Assault on al Raqqa commences, but cooperation between coalitions is critical

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al Raqqa, Syria – With US Marines arriving to provide artillery, intelligence, and additional air support, all the pieces are in place. Thousands of fighters from anti-Islamic State groups are joining in. The United States, Syrian regime forces, Iranian forces, Shia militants, Syrian Democratic Forces (SDF) with its YPG bulk, and the Russian military, are all present on the ground and in the air. The US deployment of a large number of Marines is in addition to the already present – albeit increasing – number of Special Operations members deployed on the ground.

For years al Raqqa has been the primary operating base, and the de facto capital of the Islamic State’s attempt at a Caliphate. As the anti-ISIS coalition amassed at the gates of Raqqa city, and the offensive began, there was no fanfare, and no bravado. The only member not present from the coalition is the Turks. The bulk of the Turkish might in Syria remains bogged down in and around al Bab. Turkey is in no position to obstruct, or object to the coalition of the willing striking into the heart of the Islamic State.

M777 155mm Light Towed Howitzer, the weapon being used by the U.S. marines for Artillery support in the attack.

On March 6th, the SDF were able to efficiently seize the last remaining road connecting Deir Ezzor and al Raqqa. The IS capital is now cut off on its eastern, western and northern fronts, rendering ISIS incapable of conducting large scale logistics, and incapable of receiving reinforcements from forces in neighboring regions. To the south is the Euphrates river, which can only be traversed by boat. This is largely due to the coalition air powers taking out all bridges on the southern side.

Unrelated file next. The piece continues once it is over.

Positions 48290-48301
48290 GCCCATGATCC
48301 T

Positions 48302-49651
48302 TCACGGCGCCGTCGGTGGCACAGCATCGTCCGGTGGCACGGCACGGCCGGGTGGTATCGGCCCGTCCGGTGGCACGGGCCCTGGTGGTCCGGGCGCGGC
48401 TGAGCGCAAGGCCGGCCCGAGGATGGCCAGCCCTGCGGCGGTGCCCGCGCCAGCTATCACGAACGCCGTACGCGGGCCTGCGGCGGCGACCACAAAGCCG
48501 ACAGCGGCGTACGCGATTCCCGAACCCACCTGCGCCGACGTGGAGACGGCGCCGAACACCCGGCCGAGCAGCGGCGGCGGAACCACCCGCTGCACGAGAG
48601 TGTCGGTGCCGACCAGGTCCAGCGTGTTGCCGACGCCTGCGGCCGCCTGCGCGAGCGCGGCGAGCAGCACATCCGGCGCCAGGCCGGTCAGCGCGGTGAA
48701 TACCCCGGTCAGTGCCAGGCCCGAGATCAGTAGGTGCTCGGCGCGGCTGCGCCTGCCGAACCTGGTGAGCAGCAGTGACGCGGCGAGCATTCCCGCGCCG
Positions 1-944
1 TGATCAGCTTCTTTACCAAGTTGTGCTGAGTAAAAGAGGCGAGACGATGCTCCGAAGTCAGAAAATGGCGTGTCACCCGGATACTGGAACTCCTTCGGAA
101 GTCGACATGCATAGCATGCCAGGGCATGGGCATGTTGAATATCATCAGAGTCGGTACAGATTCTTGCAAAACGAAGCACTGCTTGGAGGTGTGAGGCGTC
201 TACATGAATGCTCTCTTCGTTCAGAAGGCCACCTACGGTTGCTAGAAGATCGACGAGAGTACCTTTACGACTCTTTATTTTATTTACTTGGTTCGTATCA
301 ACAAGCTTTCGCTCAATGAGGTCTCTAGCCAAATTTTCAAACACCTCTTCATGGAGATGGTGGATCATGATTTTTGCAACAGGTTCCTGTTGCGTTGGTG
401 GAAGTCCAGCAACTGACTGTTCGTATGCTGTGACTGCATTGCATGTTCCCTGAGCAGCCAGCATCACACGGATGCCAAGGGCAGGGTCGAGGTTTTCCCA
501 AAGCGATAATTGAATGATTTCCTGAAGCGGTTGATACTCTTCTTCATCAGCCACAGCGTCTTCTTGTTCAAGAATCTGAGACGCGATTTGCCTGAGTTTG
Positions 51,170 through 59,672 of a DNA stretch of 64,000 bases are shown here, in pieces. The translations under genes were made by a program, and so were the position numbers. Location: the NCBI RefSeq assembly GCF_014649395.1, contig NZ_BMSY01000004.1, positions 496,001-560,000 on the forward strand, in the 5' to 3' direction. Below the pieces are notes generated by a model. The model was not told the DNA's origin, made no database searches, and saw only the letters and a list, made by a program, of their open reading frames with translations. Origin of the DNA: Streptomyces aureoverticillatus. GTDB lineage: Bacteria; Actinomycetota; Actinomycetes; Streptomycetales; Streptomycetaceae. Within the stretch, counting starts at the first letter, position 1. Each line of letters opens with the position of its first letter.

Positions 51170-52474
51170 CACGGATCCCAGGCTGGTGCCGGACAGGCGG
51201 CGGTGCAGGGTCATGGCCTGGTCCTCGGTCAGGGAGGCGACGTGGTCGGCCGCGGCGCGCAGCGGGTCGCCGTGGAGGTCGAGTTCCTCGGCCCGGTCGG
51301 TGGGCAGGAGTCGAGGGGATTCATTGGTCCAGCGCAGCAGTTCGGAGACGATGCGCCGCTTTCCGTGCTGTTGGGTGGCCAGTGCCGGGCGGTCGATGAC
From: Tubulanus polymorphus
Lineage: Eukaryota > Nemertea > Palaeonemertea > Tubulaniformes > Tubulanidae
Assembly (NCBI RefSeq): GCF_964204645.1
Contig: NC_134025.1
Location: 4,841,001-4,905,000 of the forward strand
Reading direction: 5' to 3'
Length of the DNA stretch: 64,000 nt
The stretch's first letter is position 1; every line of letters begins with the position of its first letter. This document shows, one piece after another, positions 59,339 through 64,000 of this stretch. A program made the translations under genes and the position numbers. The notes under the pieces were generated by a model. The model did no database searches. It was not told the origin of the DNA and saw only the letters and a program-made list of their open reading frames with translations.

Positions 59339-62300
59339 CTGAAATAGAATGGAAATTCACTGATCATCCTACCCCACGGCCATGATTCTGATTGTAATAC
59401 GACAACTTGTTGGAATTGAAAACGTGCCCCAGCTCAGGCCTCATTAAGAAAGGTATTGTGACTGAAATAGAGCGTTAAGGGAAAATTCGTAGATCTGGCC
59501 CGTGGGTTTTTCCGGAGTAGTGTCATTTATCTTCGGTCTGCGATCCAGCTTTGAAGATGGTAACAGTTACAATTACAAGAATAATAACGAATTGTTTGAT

By March 7th, the US began an intense air bombing campaign targeting, with deadly precision, ISIS control centers and gathering hubs. A number of weapons caches were successfully destroyed. On that same day, US Marines began deploying in large numbers to Syria along with artillery equipment. The Marines brought with them their well proven and remorselessly effective M777 Howitzer.

ISIS has been regrouping for the past weeks in al Raqqa, withdrawing from key strategic points that it would have been hard-pressed to retreat from just months ago.

One such example is the al Khafsa water treatment station to the east of Aleppo. On March 7th, Hezbollah forces, along with the Syrian Arab Army, took it with the help of Russian air support, with little to no resistance. This new ISIS strategy is likely a result of the decrease in core battle hardened fighters, and an increase in battle fatigue, making it necessary to regroup and replenish its al Raqqa front in preparation for the now ongoing assault. An al Raqqa “last stand” is critical to underline the ISIS message of unquestionable sacrifice, a useful tidbit of history for the group as it reshapes and morphs into a less centralized extremist group seeking to conduct terror attacks throughout the East and West.

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Cooperation is key

Throughout this conflict, Turkey, a critical NATO ally, has reluctantly been forced to accept the reality that Kurdish forces are an intricate part of the American led push to neutralize the Islamic State. Turkey has repeatedly warned against arming the YPG fearing it would support the Kurdistan Workers Party, currently fighting for autonomy inside Turkey. Yet, with US reliance on the Kurds only increasing, the possibility of a showdown between Ankara, Erbil, and Washington, appears to be diminishing.

For months the Kurds have been preparing for the “Battle of Stalingrad in the Middle East”. By all appearances the Kurds have been playing every move right lately, and with the Russian brokered agreement with Syria over the control of Manbij, it appears the Kurds are gaining a good foothold in upcoming negotiations. With overt US cooperation and acknowledgement of the al Assad regime, coalition allies are quickly becoming al Assad’s – and Syria’s – allies.

Image Syria Iraq map MAR13

Image Fighters of the YPG Kurdish People's Protection Unit in Syrian Kurdistan, North Eastern Syria.
Fighters of the YPG Kurdish People’s Protection Unit in Syrian Kurdistan, North Eastern Syria.